Normally a search for drug addiction in Google news pulls up a similar thread of articles: arrests of dealers and addicts, big drug busts, a crime committed by a user or dealer, somebodies mug shot. Basically, the news tends to cover only the drug enforcement and criminal aspects of the drug addiction problem. This is unsurprising since for the past few decades the lens in which we view addicts and addiction has been smeared by the “War on Drugs”, which views drug users as criminals and deviants and seeks to punish rather than treat. However, with advances in medical technology, advances in neuroscience, cognitive psychology, and a host of related fields, we understand addiction at the neurochemical and physiological level better than we ever have before. A shift in attitude that acknowledges addiction as a medical disease that needs to be treated as such (well established in the scientific community) is finally making its way into public consciousness, and most importantly, public policy.
I was recently at the 2015 Society for Neuroscience Conference, an enormous gathering of neuroscientist from around the world, held Oct 17-21 in Chicago. The conference hosts an overwhelming number of lectures, symposia, and workshops for scientists to share the latest developments in research in Alzheimer’s, Parkinson’s, stroke, learning and memory, brain development, addiction, and many others neuroscience sub-disciplines. Several special lectures on neuroscience related-topics are also held and I had the pleasure of attending one of these special lectures given by the Honorable Jed S. Rakoff, Senior US District Judge for the Southern District of New York and founding member of the MacArthur Foundation Project on Law and Neuroscience, which researches issues on the intersection of law and neuroscience. Judge Rakoff spoke on how new advances in neuroscience research such as improved neuroimaging technologies and greater understanding into human cognition and decision-making, is changing how the law treats defendants. Significantly, Judge Rakoff spoke frequently about addiction, and he acknowledges what many do, that those arrested for non-violent offenses should be treated, not brutalized. However, he explained that many judge’s hands are tied when it comes to sentencing due to laws in place that set mandatory minimums for drug offenders. Judge Rakoff believes these mandatory minimum laws should be eliminated if progress is to be made toward providing treatment, rather than prison sentences, for drug addicts. It was refreshing to hear this come from such a distinguished judge and I hope it is a bellwether for changes in our legal system.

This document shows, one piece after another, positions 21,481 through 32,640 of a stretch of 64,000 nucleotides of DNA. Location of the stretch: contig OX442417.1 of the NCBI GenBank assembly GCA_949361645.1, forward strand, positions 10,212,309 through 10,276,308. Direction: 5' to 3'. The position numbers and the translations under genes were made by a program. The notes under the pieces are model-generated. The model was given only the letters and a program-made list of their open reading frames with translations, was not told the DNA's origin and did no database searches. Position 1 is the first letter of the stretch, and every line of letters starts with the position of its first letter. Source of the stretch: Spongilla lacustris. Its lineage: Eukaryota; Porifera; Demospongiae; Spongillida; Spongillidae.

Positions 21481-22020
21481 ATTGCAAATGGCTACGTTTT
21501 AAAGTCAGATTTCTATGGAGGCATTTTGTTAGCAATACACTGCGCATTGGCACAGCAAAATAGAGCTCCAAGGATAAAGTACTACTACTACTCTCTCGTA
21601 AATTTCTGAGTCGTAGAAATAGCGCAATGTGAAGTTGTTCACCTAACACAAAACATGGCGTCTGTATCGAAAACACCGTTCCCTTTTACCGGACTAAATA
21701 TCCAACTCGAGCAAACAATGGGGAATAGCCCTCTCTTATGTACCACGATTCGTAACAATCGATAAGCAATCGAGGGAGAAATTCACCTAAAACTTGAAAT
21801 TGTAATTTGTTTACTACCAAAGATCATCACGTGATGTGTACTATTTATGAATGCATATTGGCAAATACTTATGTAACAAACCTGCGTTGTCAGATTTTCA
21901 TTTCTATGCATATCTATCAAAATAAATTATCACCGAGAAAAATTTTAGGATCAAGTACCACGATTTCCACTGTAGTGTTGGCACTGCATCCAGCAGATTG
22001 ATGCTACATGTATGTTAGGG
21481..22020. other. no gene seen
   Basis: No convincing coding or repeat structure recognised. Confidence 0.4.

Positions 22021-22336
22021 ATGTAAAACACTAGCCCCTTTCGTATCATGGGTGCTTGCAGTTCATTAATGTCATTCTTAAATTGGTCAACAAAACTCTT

Of course, laws cannot changes without lawmakers to change them. But we may be seeing the beginning of shift in drug addiction policy for the first time in years.
The epidemic of addiction to prescription opioids and heroin has been making news for months now. I’ve blogged about this epidemic in several posts. One covering a review article describing the epidemic, another sharing an excellent article in the Huffington Post about the epidemic and available treatments for opioid addiction, and most recently, an important report released by the Centers for Disease Control that names opioid addiction as one of the counties top public health crises. Following this latter groundbreaking report by the CDC, policy-makers are finally starting to wake up to the problem.